Piano Concerto No.3 in C minor, Op.37
Symphony No.3 in D minor [1889 version, edited Leopold Nowak]
David Fray (piano)
Reviewed by: Peter Reed
Reviewed: 11 April, 2013
Venue: Southbank Centre, London – Royal Festival Hall
The performance of Beethoven’s C minor Piano Concerto was tantalisingly on the edge of being exceptional. Dausgaard established an intense, almost Brahmsian melancholy in the orchestral opening that cast a long shadow over the whole of the first movement, and which threw down the gauntlet to the soloist to transcend it. He was the French pianist David Fray. It’s easy to be wrong-footed by this young artist’s studiedly introverted stage manner – slouched back in his chair (like Gould and Lupu) when he’s not playing he seems every inch the romantic performer – but his playing had a steely rigour that contrasted, sometimes too starkly, with Dausgaard’s more rounded approach yet often without suggesting a significant other dimension to the music. He kept you longing for a bit more variation of tone or for some more engaged phrasing, but then he powerfully delivered in a stunningly majestic cadenza, from which he retreated in playing that, in its subtlety and refinement, suddenly meshed with Dausgaard’s overtly romantic approach. In the slow movement, Fray found a luminous rapport with flute and bassoon in their brief but eloquent trio, but there’s a good deal more humour in the finale than allowed for in Fray’s ration book. It was very frustrating, taking with one hand and giving with the other, but when his guard was down, the results were special.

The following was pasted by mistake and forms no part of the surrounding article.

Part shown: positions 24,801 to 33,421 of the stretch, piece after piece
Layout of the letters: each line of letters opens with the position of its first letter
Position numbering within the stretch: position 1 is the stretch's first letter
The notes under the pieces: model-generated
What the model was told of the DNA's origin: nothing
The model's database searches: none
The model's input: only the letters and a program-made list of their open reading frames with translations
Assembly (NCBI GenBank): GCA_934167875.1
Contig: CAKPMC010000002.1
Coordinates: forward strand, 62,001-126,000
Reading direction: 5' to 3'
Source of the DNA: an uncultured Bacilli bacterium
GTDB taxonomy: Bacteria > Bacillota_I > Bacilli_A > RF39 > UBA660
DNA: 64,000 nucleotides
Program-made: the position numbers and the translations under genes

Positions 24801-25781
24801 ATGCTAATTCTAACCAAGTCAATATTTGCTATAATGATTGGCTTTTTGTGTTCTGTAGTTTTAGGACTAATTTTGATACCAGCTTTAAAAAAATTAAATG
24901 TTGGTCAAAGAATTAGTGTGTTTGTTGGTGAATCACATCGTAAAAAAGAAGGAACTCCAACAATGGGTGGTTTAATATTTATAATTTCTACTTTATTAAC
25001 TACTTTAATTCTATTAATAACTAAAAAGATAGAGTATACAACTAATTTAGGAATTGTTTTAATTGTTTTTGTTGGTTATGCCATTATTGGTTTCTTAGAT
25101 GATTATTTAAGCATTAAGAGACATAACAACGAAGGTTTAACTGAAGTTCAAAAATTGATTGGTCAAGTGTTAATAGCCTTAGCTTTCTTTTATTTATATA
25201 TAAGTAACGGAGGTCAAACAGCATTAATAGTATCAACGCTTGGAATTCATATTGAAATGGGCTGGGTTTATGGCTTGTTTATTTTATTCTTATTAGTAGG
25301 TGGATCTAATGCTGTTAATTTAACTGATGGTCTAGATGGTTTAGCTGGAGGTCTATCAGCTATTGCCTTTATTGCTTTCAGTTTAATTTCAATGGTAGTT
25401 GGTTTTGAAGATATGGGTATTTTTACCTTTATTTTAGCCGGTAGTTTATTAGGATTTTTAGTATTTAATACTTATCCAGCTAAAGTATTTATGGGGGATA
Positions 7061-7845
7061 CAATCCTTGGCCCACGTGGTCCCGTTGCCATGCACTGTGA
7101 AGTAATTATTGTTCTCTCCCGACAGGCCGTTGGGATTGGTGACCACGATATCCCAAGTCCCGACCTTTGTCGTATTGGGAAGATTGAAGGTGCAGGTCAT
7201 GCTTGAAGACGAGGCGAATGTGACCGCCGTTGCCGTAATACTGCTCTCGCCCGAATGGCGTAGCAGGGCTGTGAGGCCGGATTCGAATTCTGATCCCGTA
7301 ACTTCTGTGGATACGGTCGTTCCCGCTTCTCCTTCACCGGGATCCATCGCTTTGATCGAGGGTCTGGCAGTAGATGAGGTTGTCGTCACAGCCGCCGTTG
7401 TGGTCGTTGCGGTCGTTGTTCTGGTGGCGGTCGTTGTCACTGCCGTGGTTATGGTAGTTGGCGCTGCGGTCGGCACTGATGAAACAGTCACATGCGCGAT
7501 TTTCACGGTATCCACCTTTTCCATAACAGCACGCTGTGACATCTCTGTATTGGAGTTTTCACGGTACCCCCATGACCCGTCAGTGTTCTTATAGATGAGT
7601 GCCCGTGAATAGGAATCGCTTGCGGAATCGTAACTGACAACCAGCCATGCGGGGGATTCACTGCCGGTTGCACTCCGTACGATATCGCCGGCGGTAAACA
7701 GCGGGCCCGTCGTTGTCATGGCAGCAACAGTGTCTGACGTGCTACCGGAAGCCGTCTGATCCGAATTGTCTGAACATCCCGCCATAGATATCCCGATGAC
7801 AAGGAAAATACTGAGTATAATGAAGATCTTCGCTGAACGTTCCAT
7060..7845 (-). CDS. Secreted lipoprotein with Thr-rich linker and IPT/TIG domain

Dausgaard and the Philharmonia played the final version of Bruckner’s much tinkered-with Third Symphony, which imposes wisdom and expediency onto the composer’s vivid, sometimes-awkward earlier thoughts, akin to putting a startling, unruly painting in a conventional, ornate frame. Yet, from the hermetically sealed D minor of the introductory pages onwards, Dausgaard’s powerfully engaged conducting negotiated the unexpected structural and harmonic turns without losing any of the clarity and boldness of Bruckner’s concept.
The opening can sound harmonically stuck, but the pressure Dausgaard built up fuelled the rest of the first movement’s extraordinary, vital mobility – even Bruckner’s characteristic throat-clearing passages underpinning big structural moments had a special dynamism and integrity. Dausgaard’s sense of scale was also well-judged, in that he didn’t impose unnecessary expectations on the slow movement – which doesn’t have the scope of the adagios in the later symphonies – and found the perfect balance between pace and climax, with a notably graceful melting into the triple-time middle section. The trio of the scherzo burst with barn-dance openness, and the contrast of the whirling centrifuge that opens the finale and the strong polka element built into a thrilling coherence, so that the reappearance of the theme from the first movement sounded integral rather than clipped on. Dausgaard clearly knows the difference between speed and long-term pace in this music, which gave breadth and nobility to some notably agile and pliable tempos. The Philharmonia Orchestra’s playing combined athleticism and weight with Viennese colour, so that Bruckner’s orchestration registered a satisfying transparency as well as its customary force.